Switching off isn’t always easy. It can even feel impossible at times when our brains are in overdrive and we feel like there are a hundred tabs open. That’s often a sign that we have pushed ourselves beyond our limits and sliding into burnout territory.
The reality is, we’re not machines. We all have limits we need to respect. We all need time to rest and recharge.
When we don’t give our brains the chance to rest, there’s a tendency to feel wired, restless, overwhelmed and unable to switch off.
The key to switching off is not waiting for the alarm bells to start ringing and for the feeling of restlessness to settle in. The key is proactively switching off, even when you don’twantto.
Remember, practising self-care isn’t always about what you want to do. It’s about respecting the needs of your mind and body. When it comes to “switching off” it’s about building healthy habits and rituals that benefit you in the short-term and long-term. I’m sure we can think of a few wind down rituals that mightfeelgood in the short-term, but aren’t sustainable in the long-term.
You might already know exactly how to switch off effectively, and it’s just a matter of committing to those strategies. For others, there might be a period of trial and error to uncover what initiates a state of rest. Stay patient, curious and willing to explore new ways to effectively switch off.
Need some inspiration?
Here are five helpful responses to inspire your wind down rituals.
Routine, routine, routine. This is what helps signal to my brain that I’m slowing down.
My routine currently involves:
By the end of the routine I am generally fairly sleepy and have switched off from my day.
When I notice that this routine isn’t as effective, it is a strong signal that I need time off and am potentially at the start of a slippery slope for burnout.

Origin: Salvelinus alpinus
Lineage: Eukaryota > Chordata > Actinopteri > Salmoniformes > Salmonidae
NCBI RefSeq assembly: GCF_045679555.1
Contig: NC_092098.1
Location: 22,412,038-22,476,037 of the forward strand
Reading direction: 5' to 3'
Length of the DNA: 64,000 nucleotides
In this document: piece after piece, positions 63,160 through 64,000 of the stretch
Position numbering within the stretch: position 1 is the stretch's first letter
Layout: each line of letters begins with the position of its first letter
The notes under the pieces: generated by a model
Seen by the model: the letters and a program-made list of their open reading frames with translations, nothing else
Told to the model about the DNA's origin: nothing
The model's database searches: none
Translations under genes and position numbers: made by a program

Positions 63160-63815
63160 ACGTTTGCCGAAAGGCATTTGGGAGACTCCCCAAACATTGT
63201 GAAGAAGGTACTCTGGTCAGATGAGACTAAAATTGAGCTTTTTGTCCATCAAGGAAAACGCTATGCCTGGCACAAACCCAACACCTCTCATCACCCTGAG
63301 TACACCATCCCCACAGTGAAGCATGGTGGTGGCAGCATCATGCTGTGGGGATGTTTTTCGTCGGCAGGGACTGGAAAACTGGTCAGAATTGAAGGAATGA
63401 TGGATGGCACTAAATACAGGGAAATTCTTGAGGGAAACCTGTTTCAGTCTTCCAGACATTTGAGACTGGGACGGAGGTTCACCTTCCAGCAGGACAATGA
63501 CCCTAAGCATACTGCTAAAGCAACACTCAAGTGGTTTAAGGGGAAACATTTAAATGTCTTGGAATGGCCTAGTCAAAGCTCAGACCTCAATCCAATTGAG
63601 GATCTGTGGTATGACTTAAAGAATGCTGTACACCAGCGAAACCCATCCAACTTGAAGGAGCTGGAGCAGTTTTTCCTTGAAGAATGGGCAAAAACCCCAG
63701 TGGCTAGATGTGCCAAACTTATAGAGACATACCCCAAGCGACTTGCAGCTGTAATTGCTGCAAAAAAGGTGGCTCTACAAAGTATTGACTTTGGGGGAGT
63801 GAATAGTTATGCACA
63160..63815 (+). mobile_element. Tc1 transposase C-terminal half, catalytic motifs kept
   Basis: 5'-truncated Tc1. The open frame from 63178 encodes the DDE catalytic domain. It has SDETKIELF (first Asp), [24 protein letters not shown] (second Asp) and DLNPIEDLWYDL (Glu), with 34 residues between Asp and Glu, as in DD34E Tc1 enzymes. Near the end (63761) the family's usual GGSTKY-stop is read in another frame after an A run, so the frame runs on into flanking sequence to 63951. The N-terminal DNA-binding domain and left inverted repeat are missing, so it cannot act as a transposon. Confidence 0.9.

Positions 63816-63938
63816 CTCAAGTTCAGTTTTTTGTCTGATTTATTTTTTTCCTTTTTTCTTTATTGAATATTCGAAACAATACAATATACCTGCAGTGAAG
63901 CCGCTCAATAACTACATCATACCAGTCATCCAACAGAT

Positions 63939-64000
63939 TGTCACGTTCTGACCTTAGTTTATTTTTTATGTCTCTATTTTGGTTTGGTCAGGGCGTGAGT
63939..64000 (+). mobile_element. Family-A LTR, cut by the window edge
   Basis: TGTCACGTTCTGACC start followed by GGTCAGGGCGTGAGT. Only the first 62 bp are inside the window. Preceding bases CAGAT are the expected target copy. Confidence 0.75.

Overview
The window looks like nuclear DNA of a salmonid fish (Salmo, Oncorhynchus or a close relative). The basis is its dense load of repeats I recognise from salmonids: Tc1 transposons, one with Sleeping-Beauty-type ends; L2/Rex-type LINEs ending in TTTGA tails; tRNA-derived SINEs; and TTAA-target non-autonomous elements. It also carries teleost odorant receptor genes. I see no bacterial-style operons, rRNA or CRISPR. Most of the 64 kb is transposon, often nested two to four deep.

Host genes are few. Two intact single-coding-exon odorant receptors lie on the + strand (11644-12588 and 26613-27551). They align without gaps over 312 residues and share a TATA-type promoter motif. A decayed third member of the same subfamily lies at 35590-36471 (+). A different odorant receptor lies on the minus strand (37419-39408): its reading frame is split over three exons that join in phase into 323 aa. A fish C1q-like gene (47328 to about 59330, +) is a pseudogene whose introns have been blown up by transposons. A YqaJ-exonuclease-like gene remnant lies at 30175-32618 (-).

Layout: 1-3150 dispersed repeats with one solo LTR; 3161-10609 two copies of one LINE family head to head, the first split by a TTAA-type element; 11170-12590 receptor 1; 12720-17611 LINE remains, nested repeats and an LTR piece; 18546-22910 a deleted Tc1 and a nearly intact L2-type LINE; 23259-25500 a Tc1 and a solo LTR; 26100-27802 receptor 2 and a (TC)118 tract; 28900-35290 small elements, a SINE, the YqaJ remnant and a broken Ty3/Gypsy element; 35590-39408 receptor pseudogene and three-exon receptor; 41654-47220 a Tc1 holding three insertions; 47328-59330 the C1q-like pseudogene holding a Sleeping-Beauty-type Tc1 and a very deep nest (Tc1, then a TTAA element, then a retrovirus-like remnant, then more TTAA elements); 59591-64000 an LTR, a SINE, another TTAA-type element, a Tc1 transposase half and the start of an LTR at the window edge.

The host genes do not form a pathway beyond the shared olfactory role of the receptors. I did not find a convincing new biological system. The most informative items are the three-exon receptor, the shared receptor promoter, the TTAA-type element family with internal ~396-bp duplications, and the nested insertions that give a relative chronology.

I’ve noticed recently that when I’m feeling overwhelmed, I need minimal stimulation to rest my brain and shut down all the unnecessary tabs that are open. A 24 hour phone and social media detox is by far my favourite way to fully switch off and reset. It encourages me to be more present and it brings me back to my breath which is ultimately what helps calm my overactive mind.
I’ll generally let the people who I frequently chat with know I’m doing a detox so they don’t expect an instant reply. Then, I’ll turn off my phone and hide it in my bedside table drawer out of sight. If I’m lacking self-control on that particular day, I’ll even get Tom to hide it for me. Telling a few people also keeps me accountable to the intention I’ve set.
Alex Phillips, Saint Belford
I’ve found it really energising taking weekends off social media. This means that I’m not in my work brain as much, that I can be more present with those around me and take the time to just ‘be’ without being distracted all the time. It’s definitely a hard habit to break in the beginning as we often jump on without much thought and then get sucked into the vortex.
I let my community know when I’m jumping off for the week and I log out of my accounts and then move the apps so I don’t go on my phone and just tap them. I usually log back in later in the day on Sundays and from then I aim to spend no longer than 30 minutes on social media each day.
I find what works for be is always different so I have a handful of go-to practices including breath work, energy activation, intuitive connection, acu-pressure mat and subconscious stress transformation that I turn to. In the moment I find myself feeling overwhelmed, I will check in and see what would feel best at the time. Sometimes it’s dropping into the body with one of the more physical practices and other times it’s transcending my mind by playing with energy activation or intuitive connection.
I love to change my environment and spend time by myself to process my thoughts and feelings. I might go for a walk around the local lake, lie on the grass next to the river, or drink a cup of tea in the backyard.
Something as simple as stepping away from my desk and changing my environment helps me disconnect from work. And, when I spend time around nature on my own, I can practice mindfulness, process my emotions, and tap into more clarity about what's important to me.